himself, that thou canst bear thus to crawl at the
footstool of a selfish malicious Priest ? Re-enter GOETZ with wine and beakers.
Weis. Let me speak ! Goetz. We'll take a glass till dinner is ready. Goetz. What canst thou say? Come, sit down—think yourself at home! Consider Wcis. You look upon the Princes as the wolf upon you are once more the guest of Goetz. It is long the shepherd. And yet, canst thou bla:ne them for since we have sat side by side and emptied a flagon uniting in the defence of their territories and protogether--(Fills). Come : a light heart!
perty? Are they a moment secure from the unruly
chivalry of your free knights, who plunder their vas Weis. Your suspicions do us injustice. sals upon the very high-roads, and sack their castles Goetz. Weislingen, shall I tell you the truth? Inand towns? While upon the frontiers the public considerable as I am, I am a thorn in your eyes, and enemy threaten to overrun the lands of our dear Em- Selbiss and Seckingen are no less so, while we retain peror, and, while he needs their assistance, they can our firm resolution to die sooner than to thank any scarce maintain their own security-is it not our one but God for the air we breathe, or pledge our good genius which at this moment suggests a means faith and homage to any one but the Emperor. of bringing peace to Germany, of securing the ad- Hence they goad me from every quarter, blacken my ministration of justice, and giving to great and small character with the Emperor, and among my friends the blessings of quiet? For this purpose is our and neighbours, and spy about for advantage against confederacy; and dost thou blame us for securing the me. They would fain take me out of the way; that protection of the powerful Princes our neighbours, was the reason for imprisoning the page whom I had instead of relying on that of the Emperor, wlio is despatched for intelligence: and you now say he did so far removed from us, and is hardly able to protect not bear himself as he should do, because he would himself?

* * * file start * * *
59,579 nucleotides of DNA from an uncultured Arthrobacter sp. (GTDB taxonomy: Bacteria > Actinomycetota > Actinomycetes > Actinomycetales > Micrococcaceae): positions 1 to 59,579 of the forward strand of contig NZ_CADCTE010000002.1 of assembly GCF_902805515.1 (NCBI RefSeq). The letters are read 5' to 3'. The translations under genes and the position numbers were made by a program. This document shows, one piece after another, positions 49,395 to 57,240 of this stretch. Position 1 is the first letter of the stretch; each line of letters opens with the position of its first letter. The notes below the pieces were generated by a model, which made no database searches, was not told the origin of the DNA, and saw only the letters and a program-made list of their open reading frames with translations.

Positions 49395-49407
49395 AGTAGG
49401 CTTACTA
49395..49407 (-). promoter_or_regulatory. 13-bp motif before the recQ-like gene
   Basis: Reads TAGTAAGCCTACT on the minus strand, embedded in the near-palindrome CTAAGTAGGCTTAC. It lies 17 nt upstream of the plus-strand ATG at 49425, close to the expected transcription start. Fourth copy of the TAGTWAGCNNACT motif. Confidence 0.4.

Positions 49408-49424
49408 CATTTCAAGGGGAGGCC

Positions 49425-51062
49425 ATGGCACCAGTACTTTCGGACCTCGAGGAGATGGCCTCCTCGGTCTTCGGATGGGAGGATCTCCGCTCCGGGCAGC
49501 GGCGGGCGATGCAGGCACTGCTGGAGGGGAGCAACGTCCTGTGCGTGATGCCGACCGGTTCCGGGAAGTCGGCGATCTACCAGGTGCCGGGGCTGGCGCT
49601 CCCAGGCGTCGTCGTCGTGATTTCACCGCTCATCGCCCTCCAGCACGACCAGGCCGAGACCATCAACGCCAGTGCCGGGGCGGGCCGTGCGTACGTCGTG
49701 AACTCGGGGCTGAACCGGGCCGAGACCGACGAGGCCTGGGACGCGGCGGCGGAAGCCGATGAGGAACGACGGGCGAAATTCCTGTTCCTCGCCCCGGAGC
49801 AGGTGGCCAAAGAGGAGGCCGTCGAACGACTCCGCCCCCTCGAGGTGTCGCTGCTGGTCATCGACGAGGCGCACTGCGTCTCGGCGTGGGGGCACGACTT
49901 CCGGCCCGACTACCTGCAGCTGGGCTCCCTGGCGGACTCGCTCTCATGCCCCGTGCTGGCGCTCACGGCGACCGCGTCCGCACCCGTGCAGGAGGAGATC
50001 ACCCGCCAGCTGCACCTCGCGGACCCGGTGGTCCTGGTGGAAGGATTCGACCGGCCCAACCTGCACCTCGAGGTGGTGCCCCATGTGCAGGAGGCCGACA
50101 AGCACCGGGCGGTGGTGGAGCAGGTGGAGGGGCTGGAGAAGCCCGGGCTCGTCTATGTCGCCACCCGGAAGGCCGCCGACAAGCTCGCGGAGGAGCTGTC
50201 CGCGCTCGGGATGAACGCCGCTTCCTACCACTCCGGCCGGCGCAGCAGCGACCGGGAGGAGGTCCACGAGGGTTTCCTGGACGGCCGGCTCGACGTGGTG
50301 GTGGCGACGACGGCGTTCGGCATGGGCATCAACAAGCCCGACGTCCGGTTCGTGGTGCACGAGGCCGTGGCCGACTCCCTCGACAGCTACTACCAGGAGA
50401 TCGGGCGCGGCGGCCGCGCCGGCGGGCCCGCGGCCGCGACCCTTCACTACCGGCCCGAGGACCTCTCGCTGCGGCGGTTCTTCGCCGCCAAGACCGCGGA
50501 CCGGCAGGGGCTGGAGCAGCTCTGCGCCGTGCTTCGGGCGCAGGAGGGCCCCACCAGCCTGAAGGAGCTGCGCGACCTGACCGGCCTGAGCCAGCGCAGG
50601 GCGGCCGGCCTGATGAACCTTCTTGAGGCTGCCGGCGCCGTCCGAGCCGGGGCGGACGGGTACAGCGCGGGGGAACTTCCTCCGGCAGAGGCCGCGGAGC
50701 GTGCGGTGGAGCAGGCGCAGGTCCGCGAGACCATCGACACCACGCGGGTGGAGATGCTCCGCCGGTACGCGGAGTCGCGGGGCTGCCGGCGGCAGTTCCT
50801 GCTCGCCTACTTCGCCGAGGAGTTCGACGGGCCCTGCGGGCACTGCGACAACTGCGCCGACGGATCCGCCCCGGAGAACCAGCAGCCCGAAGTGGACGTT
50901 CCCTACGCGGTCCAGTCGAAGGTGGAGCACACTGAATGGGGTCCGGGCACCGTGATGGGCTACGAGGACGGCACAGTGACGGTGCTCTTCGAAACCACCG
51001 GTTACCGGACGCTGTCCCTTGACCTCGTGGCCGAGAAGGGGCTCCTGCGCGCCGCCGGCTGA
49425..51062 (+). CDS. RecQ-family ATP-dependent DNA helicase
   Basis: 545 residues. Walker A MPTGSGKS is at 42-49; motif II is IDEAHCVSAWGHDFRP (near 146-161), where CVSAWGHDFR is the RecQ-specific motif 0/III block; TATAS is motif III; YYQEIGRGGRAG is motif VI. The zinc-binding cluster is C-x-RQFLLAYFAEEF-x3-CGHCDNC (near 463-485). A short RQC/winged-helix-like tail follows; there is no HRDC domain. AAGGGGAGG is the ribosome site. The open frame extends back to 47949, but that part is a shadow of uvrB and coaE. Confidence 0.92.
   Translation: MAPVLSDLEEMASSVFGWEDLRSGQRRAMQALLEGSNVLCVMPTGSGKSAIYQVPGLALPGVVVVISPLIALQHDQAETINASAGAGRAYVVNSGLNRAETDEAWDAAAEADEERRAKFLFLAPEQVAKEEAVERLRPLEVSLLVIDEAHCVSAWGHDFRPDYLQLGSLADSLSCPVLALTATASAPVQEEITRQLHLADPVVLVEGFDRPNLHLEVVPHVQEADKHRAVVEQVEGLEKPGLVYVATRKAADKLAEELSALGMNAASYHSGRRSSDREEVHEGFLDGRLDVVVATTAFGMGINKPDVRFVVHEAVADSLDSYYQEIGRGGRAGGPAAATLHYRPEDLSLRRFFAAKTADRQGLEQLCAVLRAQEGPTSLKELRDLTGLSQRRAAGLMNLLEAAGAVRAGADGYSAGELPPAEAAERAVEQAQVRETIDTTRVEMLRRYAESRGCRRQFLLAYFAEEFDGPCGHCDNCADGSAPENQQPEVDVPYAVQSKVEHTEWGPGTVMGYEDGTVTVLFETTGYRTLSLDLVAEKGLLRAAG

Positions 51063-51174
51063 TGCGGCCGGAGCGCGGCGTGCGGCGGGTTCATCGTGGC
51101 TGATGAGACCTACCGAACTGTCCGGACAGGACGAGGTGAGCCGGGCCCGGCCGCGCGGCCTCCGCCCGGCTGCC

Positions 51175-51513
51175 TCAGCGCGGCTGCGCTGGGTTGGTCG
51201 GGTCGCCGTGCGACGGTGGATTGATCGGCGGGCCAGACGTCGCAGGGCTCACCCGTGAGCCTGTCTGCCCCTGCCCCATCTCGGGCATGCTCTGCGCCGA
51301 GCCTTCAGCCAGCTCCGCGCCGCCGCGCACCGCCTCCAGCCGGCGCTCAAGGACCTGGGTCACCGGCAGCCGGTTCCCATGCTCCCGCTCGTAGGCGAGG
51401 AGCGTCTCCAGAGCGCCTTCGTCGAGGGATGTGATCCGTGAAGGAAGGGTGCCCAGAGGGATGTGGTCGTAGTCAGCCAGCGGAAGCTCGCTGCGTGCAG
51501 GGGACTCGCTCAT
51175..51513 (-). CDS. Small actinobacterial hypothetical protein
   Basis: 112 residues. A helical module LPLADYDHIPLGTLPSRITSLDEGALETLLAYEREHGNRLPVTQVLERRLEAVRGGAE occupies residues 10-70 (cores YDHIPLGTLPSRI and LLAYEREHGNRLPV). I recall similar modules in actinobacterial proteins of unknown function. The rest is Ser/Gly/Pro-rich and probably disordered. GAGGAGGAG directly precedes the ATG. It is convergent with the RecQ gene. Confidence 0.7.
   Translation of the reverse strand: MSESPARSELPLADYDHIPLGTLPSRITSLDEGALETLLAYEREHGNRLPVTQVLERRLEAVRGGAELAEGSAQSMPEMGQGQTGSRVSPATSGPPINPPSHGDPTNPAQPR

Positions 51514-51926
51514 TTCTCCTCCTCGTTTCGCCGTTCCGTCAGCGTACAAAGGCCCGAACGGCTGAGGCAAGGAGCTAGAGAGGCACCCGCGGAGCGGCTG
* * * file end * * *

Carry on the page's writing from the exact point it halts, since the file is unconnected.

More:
not betray my secrets—And thou, Weislingen, art Goetz. Yes, yes, I understand you. Weislingen, their tool ! were the Princes as you paint them, we should be Weis. Berlichingen! all agreed—all at peace and quiet! Yes, every bird Goetz. No more about it, I am an enemy to long of prey naturally likes to eat its plunder undisturbed. explanations; they deceive either the maker or the The general weal !—They will hardly acquire un- hearer, and for the most part both. timely grey hairs in studying for that! And with
Enter CHARLES. the Emperor they play a fine game-Every day comes some new adviser and gives his opinion. The Char. Dinner, father! Emperor means well, and would gladly put things Goetz. Good news!—Come, I hope the company to rights-bui because a great man can soon give an of my women folks will revive you—You always order, and by a single word put a thousand hands liked the girls-Ay, ay, they can tell many pretty into motion, he therefore thinks his orders will be stories of you. as speedily accomplished. Then come ordinances
(Exeunt. upon ordinances contradictory of each other, while the Princes all the while obey those only which serve their own interest, and help them to press under Scene changes to the Bishop of Bamberg's Palace. their footstool their less powerful neighbours-and all the while they talk of the quiet and peace of the
The Bishop, the Abbot of Fulda, OLEARIUS, LIEBTRAUT,
and Courtiers at table-The dessert and wine before empire!—I will be sworn, many a one thanks God
them. in his heart that the Turk keeps the Emperor from looking into these affairs !
Bishop. Are there many of the German nobility at Weis. You view things your own way.
your academy of Bologna ? Goetz. So does every one. The question is, which Olear. Both of nobles and burghers; and, without is the right light in which they should be regarded ? exaggeration, they acquire the most brilliant reputa—And your plans are of the darkest.
tion. It is a proverb in the university : “As stuWeis. You may say what you will; I am your pri- dious as a German noble."